It’s natural for Authors to be excited about publishing their book.
But I’ll warn you right now: some companies will prey on that excitement.
Don’t fall for it.
Some first-time Authors end up paying thousands of dollars to vanity publishers—and all they get to show for it is a low-quality book and a lot of frustration.
In reality, they’re usually no better than print-on-demand services. They’re just a lot more expensive.
It’s easy to be drawn in by these scams because most Authors aren’t experts in book publishing. They know a lot about their area of expertise, but they have no idea how publishing works.
Vanity presses exploit that confusion.
The good news is that you can avoid publishing scams with some basic knowledge about vanity publishing.
This article will explain what a vanity press is, what the risks are, and how to spot and avoid publishing scams. We’ll also talk about why people fall for those scams, which publishers to avoid, and how you should publish your book instead.
What Is a Vanity Press?
A vanity press, also referred to as a vanity publisher or subsidy publisher is a company that will publish anything for anyone who pays them. There are no editorial or creative standards. It’s simply a company that prints books for people.
They’re called vanity presses because they target people’s egos. They look for people so desperate to publish a book that they’ll pay anything to do it.
But honestly, vanity publishers are worse than that. Even people without huge egos can get sucked in simply because they don’t know how the publishing process works.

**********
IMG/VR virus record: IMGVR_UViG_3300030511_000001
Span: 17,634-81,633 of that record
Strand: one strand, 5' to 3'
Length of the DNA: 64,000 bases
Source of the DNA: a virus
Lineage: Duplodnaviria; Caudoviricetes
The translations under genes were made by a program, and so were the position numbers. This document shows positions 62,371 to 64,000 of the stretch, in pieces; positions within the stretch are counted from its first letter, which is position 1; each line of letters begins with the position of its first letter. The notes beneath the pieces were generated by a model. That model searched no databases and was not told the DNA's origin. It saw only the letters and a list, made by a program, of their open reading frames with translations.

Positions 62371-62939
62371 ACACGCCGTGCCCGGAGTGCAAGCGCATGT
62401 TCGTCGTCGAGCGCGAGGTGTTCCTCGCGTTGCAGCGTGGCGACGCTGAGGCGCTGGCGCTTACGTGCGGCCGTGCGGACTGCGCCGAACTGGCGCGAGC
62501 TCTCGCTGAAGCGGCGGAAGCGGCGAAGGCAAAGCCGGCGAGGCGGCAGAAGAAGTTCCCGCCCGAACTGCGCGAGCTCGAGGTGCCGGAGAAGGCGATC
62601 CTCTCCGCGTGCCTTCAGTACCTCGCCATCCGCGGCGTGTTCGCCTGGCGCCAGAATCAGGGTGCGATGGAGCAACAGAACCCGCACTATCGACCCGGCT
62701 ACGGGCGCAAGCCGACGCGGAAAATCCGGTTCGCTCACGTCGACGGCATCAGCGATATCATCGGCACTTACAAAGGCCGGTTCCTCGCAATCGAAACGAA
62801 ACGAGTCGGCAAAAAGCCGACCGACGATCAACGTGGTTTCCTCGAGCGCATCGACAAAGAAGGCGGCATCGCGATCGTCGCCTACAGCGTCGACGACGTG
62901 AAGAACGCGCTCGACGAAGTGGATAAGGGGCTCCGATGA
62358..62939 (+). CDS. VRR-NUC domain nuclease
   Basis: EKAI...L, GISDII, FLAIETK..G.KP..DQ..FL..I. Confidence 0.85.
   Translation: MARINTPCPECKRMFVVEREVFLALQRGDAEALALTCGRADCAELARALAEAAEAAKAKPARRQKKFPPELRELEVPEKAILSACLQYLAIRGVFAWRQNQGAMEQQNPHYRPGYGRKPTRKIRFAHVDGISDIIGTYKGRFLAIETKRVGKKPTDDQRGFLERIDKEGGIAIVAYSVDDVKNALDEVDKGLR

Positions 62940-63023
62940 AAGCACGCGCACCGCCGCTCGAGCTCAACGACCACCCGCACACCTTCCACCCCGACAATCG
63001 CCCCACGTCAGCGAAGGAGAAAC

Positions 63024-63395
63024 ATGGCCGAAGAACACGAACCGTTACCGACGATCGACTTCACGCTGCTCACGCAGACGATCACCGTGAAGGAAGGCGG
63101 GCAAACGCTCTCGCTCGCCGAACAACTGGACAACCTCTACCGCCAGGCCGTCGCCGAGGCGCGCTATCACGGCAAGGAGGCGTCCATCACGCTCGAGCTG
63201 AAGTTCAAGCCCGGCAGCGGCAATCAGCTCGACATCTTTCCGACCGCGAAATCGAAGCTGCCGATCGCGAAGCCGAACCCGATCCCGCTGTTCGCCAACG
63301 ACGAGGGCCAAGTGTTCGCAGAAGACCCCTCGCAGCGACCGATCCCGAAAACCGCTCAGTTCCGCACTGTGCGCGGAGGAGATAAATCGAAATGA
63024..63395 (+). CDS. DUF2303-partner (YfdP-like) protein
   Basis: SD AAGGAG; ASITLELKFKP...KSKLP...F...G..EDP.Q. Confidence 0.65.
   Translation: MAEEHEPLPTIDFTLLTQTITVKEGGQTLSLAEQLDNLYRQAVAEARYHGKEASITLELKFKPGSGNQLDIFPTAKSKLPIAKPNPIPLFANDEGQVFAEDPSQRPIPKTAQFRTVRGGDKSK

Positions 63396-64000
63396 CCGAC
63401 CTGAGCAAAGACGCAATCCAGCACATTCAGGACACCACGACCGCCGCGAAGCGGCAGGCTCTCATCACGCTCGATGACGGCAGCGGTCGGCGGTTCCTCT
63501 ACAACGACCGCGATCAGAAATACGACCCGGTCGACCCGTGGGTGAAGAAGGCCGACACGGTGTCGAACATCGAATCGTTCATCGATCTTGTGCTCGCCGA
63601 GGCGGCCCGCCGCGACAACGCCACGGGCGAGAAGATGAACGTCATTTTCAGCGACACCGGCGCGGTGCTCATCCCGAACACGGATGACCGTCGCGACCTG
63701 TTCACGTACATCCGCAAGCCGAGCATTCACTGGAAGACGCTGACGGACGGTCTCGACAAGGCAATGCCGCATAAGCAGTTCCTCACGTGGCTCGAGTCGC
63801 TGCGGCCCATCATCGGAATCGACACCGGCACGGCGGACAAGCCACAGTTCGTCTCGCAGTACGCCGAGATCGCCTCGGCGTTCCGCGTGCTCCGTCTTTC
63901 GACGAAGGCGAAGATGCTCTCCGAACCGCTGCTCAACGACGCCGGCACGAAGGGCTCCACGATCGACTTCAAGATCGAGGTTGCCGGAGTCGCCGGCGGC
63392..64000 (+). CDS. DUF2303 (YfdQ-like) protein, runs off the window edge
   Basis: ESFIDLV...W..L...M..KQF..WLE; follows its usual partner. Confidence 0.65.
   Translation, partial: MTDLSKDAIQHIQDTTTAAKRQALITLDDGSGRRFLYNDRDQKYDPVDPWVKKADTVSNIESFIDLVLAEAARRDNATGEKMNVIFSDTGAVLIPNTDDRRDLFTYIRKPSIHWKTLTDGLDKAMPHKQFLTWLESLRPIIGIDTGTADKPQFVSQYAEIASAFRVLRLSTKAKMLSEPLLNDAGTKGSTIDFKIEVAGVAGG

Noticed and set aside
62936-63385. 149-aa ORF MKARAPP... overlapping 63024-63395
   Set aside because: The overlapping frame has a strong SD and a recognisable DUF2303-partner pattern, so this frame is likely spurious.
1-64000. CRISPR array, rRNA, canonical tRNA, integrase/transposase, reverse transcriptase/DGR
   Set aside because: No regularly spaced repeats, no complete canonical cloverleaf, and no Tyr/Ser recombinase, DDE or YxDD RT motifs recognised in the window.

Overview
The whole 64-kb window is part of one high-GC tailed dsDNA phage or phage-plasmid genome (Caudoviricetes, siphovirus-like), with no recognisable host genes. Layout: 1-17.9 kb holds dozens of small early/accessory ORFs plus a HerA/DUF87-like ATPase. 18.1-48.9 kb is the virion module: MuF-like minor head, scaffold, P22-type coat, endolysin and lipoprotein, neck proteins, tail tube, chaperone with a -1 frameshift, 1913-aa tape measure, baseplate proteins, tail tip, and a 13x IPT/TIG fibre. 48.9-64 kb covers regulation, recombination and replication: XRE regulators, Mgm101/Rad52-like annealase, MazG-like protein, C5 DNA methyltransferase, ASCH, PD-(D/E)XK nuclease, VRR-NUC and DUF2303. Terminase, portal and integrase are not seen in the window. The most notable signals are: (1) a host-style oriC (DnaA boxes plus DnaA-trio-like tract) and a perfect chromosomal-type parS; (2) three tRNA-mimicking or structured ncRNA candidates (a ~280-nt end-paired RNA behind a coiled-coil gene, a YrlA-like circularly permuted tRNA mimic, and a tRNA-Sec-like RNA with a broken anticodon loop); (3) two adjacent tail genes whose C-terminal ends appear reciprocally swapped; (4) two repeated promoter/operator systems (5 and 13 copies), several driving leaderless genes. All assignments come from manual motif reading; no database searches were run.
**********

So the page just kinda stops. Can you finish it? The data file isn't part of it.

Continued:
Vanity presses sell you the appearance of something you’re not actually getting.
They peddle the idea that if you pay them, you’ll end up with a quality book, fancy marketing services, and great cover design (or many other perks).
Once they have your money, they produce the book as cheaply and quickly as possible—and then they pocket all the profit.
Their business model is predatory.
If you’re wondering why these companies can get away with it so easily, here’s some background:
In the publishing industry, there are two main publishing options: traditional publishing and self-publishing.
With traditional publishing, an Author sells the publishing rights for their book to a publishing house. In return, the publisher pays the Author an advance.
Paying the Author upfront means the traditional publishing house assumes all the risk. If the book flops, the Author still keeps the advance, and the publisher loses that money.
Once the advance is paid back through sales, the Author can start collecting royalties. But the publishing company still gets most of the royalties and maintains some control over the book’s contents.
Most Authors who work with traditional publishers need to jump through some hoops first. They have to write a book proposal and get a literary agent before a major publisher will look at their manuscript.
Self-published Authors don’t have to jump through those hoops. They also don’t sell their rights, which means they keep all the money from their book.
Vanity presses fall in a deceptive middle ground between traditional publishing and self-publishing.
You pay them to do things for you, and they take some of your royalties. That’s a red flag.